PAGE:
Celiac Disease & Gluten-free Diet Information at Celiac.com - http://www.celiac.com
Cladribine Treatment Promising for Type II Refractory Celiac Disease
http://www.celiac.com/articles/22486/1/Cladribine-Treatment-Promising-for-Type-II-Refractory-Celiac-Disease/Page1.html
Jefferson Adams

Jefferson Adams is a freelance writer living in San Francisco. His poems, essays and photographs have appeared in Antioch Review, Blue Mesa Review, CALIBAN, Hayden's Ferry Review, Huffington Post, the Mississippi Review, and Slate among others.

He is a member of both the National Writers Union, the International Federation of Journalists, and covers San Francisco Health News for Examiner.com.

 
By Jefferson Adams
Published on 03/25/2011
 
A new study indicates that cladribine shows excellent clinical and histological response rates, and probably less frequent transition into EATL, it looks like a promising treatment for refractory celiac disease II.

Celiac.com 03/25/2011 - A group of researchers recently set out to evaluate cladribine [2-chlorodeoxyadenosine (2-CdA)] therapy in refractory celiac disease (RCD) Ⅱ.

The team included Greetje J. Tack, Wieke H. M. Verbeek, Abdul Al-Toma, Dirk J. Kuik, Marco W. J. Schreurs, Otto Visser, Chris J. J. Mulder of the Department of Gastroenterology and Hepatology,  at VU University Medical Center, Amsterdam, The Netherlands.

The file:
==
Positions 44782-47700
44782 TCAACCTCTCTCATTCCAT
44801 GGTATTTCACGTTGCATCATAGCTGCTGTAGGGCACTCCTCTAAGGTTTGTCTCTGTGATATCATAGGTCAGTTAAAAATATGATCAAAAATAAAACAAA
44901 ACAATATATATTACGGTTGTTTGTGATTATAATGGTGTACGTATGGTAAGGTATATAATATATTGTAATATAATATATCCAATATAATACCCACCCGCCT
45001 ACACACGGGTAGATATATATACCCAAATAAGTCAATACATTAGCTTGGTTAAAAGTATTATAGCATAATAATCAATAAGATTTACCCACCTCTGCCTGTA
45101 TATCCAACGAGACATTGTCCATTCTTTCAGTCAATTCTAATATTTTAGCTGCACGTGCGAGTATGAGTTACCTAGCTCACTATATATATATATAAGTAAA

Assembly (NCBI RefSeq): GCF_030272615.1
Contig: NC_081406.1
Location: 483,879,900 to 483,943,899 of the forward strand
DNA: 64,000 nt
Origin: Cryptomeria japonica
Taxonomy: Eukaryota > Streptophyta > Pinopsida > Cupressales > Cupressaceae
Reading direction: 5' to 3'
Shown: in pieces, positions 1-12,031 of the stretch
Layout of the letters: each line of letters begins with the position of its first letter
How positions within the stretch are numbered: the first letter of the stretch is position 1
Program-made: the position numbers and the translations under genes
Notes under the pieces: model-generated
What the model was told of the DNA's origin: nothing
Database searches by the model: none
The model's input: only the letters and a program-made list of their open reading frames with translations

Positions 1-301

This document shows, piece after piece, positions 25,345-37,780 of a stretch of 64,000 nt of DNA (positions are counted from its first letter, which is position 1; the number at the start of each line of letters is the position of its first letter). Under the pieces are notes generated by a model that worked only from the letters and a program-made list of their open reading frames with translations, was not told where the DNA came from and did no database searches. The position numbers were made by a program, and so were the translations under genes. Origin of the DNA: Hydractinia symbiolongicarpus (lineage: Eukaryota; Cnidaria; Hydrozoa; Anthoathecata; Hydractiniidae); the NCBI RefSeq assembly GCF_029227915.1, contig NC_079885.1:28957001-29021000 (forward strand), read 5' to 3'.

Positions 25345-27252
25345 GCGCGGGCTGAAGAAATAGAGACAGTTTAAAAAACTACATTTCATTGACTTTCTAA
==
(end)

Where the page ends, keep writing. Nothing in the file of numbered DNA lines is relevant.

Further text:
Between 2000 and 2010, the research team conducted an open-label cohort-study of RCD Ⅱ patients treated with 2-CdA. They assessed survival rate, enteropathy associated T-cell lymphoma (EATL) occurrence, clinical course, and histological and immunological response rates.

The study followed a total of  32 patients over an average 31-month period. Eighteen patients responded well to 2-CdA. Patients responsive to 2-CdA showed markedly higher survival rates, compared to unresponsive patients.

The responder group showed an 83% survival rate at the 3- and 5-year mark, compared to rates of 63% and 22% in the non-responder group. The responder group showed an 81% clinical, histological and immunological response rates at the 2-year mark, compared to rates of 47% and 41% in the non-responder group. 16% of non-responsive patients progressed into EATL, and all of these patients died.

Because 2-CdA shows excellent clinical and histological response rates, and probably less frequent transition into EATL, it looks like a promising treatment for RCD II.

Source: